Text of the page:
Years ago, we had the mandatory after-show burnout session. Dozens of spectators – all enthusiasts – were armed with cameras to document the burnouts and to share them with friends and family. Then we got the internet, and before too long said burnouts were finding their way to our computer screens, shared from smartphone to smartphone, and it was a good thing.
Then something happened. Business neighbors began complaining, and of course some people let it get out of hand. People were crashing, people were getting hurt, and sometimes lives were at risk. Where did it all go wrong? What happened that took us from mandatory smoke-out after a show to Johnny Law hanging out to make sure we didn’t partake?
We used to be so good at this, didn’t we? We had fun, we were safer, and we made some real noise and smoke. But now, forget about it at most events. If it isn’t one driver running into a crowd of spectators, its another one losing control and and running into some inanimate object.
These days, we can watch people in other countries do the burnouts for us. In this case, it’s once again our friend Jamboolio who comes through and shares with us yet another car gathering where many of the owners seem to not care about their tires.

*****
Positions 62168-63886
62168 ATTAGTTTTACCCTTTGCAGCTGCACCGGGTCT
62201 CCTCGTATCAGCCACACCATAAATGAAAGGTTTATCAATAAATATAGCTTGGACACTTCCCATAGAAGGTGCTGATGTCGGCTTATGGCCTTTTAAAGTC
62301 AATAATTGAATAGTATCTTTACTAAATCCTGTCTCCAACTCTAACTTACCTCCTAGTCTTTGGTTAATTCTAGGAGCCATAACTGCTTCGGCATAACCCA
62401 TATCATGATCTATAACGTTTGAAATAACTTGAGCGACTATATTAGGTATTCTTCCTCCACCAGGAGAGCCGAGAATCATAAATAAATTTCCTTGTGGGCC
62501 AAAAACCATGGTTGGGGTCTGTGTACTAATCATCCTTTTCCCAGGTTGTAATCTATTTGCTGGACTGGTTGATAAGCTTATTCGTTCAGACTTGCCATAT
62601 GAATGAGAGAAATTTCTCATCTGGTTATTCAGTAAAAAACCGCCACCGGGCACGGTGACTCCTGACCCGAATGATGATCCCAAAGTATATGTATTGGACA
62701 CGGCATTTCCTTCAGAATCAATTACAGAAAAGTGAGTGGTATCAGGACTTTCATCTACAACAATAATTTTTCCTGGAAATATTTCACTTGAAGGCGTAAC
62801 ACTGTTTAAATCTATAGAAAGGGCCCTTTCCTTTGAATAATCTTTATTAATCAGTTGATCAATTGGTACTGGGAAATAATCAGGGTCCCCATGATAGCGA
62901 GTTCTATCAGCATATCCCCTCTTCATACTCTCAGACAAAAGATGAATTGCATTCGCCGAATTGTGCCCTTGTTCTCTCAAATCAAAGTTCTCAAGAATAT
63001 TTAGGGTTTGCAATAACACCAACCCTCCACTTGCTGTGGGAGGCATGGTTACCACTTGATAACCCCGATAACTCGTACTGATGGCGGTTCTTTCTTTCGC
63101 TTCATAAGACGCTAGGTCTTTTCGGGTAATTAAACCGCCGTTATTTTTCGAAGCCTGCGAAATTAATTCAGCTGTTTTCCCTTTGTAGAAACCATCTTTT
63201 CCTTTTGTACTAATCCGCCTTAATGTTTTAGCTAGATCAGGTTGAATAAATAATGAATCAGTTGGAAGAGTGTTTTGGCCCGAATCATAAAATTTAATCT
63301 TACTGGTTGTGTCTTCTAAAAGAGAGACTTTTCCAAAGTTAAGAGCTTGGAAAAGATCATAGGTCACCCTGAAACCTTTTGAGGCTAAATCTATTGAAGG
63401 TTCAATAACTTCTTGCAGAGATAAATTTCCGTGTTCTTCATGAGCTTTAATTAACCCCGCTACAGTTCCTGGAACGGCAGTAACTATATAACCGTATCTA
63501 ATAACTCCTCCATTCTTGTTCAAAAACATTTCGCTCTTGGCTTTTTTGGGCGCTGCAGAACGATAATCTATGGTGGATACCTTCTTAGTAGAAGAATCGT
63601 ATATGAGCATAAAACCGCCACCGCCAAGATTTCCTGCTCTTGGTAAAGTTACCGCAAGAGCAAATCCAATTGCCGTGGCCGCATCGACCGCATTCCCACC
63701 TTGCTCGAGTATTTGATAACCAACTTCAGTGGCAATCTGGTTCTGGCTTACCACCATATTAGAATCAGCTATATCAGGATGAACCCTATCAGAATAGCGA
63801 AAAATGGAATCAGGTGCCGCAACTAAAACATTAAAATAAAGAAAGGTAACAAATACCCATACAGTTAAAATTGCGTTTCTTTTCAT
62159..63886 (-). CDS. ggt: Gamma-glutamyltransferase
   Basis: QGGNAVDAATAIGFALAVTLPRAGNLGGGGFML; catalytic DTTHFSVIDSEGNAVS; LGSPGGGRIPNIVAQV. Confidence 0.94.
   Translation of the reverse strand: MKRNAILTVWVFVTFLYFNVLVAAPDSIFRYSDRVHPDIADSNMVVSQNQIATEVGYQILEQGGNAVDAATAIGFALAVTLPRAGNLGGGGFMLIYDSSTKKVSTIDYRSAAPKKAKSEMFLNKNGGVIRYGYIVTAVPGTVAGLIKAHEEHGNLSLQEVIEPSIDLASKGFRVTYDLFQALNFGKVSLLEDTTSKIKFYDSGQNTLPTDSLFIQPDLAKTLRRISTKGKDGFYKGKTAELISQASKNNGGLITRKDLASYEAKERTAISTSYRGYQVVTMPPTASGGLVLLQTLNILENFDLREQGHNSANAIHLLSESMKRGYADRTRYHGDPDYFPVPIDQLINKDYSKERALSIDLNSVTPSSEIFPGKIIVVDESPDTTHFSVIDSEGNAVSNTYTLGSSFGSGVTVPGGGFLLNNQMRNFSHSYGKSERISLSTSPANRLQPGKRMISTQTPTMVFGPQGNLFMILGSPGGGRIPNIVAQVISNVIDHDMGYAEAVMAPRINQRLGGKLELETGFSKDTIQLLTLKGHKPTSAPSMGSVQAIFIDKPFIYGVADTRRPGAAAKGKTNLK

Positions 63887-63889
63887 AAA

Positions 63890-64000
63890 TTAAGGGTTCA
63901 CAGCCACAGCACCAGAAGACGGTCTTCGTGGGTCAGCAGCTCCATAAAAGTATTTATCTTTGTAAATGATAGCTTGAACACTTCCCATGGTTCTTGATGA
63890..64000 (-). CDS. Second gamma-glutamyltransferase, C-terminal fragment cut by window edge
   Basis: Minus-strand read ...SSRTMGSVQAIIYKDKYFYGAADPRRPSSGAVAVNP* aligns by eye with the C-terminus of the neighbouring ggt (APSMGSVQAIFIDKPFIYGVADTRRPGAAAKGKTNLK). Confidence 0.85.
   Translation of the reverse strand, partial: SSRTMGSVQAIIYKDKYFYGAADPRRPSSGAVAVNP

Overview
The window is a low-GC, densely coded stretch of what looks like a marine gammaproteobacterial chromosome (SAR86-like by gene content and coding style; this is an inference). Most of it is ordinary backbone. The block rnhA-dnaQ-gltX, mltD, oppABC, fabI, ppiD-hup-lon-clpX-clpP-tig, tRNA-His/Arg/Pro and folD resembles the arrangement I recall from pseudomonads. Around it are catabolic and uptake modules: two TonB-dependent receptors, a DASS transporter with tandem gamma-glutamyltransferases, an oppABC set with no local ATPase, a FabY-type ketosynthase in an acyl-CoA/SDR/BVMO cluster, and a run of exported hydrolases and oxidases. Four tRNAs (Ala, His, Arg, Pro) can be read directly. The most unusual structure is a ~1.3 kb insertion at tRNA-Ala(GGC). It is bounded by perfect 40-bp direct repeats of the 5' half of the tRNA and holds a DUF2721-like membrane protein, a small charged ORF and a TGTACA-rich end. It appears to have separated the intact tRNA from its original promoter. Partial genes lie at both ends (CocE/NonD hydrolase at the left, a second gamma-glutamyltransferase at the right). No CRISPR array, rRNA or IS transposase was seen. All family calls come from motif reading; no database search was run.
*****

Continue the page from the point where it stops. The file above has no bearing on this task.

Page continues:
This session is courtesy of a car gathering in Vantaa, Finland, and once again we see a new crop of awesome American musclecars. Drivers are hitting the streets outside of the meet and slamming the skinny pedal until the tires scream mercy. This is what it’s all about, and if you look on the sides of the road, there are literally hundreds of people in some scenes. None of them running away from some out of control Mustang (sorry), and no cops lighting them up for another ticket for exhibition of speed.
Yes, those were the good old days here in the states. And for those who think burnouts are a waste of time and money, and you wonder why these neanderthals do this sort of silly activity, the answer is rather simple: because they can. Enjoy!